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Rediff.com  » News » Assam raises alarm over Chinese dams on Brahmaputra

Assam raises alarm over Chinese dams on Brahmaputra

November 18, 2010 20:43 IST
Raising concern over China building dams on the Brahmaputra river (Yarlung Tsangpo river in China) in Assam, the state government on Thursday called for a river-water sharing treaty between India and China.

"We have taken a serious view of China building dams on the upstream of Brahmaputra river in Tibet and will request the Centre to keep a close watch on the development. We will request the Centre to sign a river-water sharing treaty with China to pave way for sharing of data on hydrological resources between the two countries," Assam Chief Minister Tarun Gogoi said.

He raised the alarm that construction of dam on the upstream of Brahmaputra in Tibet might lead to adverse downstream impact in northeastern states including Assam and pledged to place the matter before the Centre.

"The Assam government will conduct a study to understand the downstream affects on dams on the river in China by facilitating a thorough study by a team of experts. We will also urge the Centre to carry out a comprehensive study across the northeastern region," Gogoi said.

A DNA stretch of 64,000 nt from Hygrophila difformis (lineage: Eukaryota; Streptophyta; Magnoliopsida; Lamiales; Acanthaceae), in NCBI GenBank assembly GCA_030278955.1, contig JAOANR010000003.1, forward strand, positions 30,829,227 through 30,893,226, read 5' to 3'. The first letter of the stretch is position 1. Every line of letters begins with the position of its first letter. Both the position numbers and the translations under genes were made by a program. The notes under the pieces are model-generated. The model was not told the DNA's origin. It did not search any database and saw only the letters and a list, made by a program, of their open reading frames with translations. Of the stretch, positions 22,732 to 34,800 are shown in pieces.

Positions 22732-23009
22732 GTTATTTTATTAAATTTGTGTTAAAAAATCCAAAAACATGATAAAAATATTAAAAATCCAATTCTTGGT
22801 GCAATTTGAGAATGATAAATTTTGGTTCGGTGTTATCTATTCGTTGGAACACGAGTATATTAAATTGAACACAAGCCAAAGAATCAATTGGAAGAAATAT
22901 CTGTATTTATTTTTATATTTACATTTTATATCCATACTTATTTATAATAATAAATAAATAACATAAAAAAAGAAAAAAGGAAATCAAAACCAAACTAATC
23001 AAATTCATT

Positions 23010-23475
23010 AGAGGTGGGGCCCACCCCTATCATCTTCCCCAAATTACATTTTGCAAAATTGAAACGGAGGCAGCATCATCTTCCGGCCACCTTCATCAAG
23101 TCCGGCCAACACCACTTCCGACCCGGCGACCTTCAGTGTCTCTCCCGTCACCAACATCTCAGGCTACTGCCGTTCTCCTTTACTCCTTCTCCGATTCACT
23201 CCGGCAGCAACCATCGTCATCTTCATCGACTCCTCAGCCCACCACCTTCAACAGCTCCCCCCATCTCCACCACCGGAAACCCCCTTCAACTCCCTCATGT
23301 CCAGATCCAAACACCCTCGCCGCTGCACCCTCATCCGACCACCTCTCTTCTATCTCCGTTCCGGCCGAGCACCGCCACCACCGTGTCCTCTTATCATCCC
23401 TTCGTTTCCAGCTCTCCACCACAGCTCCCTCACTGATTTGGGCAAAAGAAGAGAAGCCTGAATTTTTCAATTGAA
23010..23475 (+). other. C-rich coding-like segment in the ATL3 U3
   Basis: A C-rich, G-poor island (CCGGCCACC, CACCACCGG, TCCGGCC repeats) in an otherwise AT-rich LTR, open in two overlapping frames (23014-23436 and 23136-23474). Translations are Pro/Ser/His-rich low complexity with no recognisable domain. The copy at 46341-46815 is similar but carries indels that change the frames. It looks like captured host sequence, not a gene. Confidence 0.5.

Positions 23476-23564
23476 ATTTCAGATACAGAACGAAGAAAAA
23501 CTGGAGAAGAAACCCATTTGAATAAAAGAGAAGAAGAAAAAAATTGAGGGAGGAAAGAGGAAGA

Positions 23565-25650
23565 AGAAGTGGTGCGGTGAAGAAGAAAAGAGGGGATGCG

China's mega dams on the Brahmaputra river are likely to have an adverse impact on the downstream areas in India's northeast and Bangladesh, as the river that enters Bangladesh after traversing through India from China is a major source of livelihood for the region and is intricately linked with the lives and culture of its people. 

Gogoi stated that the Assam government would oppose construction on any dams in Arunachal Pradesh that might have an adverse downstream impact in Assam.
K Anurag in Guwahati